People are very good at imagining and we are naturally gifted at filling in the blanks and telling stories. When shown something rough like this prototype, people will talk to you about the idea, the problem, the vision. When shown something that looks finished and real, people will often tell you they don’t think those colors are good and that maybe your font size is too large.

At every stage, you need to think what questions you want answers to and pick the appropriate tool.

Source: Global Govjam

Rapid Prototyping in Practice.

Important Questions

1. Who are you designing for?
2. What do they need to do?
3. Why do they need to do it?
4. How are they doing it now?
5. Where are they?
6. What’s getting in their way?

The earliest and first prototype you have is your pitch.
It is the foundation of your website, your value proposition, your stakeholder buy-in, your customer conversations, and your fundraising.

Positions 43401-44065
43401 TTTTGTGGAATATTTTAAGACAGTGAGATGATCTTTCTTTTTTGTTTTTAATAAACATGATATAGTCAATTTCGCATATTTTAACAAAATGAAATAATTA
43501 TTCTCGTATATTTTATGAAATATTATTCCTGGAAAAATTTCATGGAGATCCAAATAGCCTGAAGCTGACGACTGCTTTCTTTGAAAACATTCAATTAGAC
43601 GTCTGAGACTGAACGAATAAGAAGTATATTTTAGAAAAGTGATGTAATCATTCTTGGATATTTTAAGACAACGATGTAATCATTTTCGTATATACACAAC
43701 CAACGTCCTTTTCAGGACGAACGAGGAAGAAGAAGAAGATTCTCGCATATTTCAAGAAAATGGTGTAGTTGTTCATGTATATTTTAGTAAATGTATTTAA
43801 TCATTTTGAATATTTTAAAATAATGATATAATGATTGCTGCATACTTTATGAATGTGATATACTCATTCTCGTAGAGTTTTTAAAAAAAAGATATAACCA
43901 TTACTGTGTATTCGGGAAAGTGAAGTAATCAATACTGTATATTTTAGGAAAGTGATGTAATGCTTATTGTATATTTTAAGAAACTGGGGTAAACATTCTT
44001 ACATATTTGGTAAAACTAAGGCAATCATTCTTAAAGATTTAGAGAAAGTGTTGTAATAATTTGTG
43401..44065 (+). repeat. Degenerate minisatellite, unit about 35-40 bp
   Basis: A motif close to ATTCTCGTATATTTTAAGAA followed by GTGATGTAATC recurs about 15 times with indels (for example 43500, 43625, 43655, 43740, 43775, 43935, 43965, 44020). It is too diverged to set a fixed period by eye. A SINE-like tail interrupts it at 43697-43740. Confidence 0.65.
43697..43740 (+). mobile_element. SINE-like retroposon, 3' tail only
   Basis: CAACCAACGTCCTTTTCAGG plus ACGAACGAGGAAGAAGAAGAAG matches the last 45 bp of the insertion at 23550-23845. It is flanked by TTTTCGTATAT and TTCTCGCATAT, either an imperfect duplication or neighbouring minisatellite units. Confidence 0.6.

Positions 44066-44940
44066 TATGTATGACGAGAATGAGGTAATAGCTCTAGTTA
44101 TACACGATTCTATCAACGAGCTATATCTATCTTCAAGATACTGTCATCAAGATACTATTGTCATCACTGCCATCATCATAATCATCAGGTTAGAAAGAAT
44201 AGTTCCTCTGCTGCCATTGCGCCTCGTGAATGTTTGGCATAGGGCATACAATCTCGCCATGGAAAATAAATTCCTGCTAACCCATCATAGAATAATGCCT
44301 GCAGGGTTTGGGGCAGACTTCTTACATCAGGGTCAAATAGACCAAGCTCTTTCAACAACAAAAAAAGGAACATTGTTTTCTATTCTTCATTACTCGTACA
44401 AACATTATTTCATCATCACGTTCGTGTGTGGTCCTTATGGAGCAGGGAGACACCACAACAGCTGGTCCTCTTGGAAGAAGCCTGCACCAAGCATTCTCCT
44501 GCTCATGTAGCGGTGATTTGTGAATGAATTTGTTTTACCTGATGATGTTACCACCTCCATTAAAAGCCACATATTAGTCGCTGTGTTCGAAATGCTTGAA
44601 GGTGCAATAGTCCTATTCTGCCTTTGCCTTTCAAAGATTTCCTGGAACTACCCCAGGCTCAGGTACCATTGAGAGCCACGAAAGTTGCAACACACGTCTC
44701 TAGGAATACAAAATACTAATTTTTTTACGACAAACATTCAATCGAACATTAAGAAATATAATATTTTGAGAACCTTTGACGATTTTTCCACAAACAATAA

How well you understand the story and how well you can tell it are critical to all other prototypes.

What’s the story?

You can start with a simple list.

To begin to tell your story, it’s often important to run an exercise with your team where you just do a massive brain dump.

Starting with your potential customers – list out everything you know about them. Their characteristics, their problem, what they do, why they have the problem, what they want, need, hope for, etc.

Do the same with the problem. What is the problem, why is it a problem, who’s involved, etc etc.

Value Proposition

Once you have spent a little bit of time thinking about the people who will use your product or service, the challenges that they face, and the overall problem landscape, you’re ready to start thinking of how to communicate that powerfully.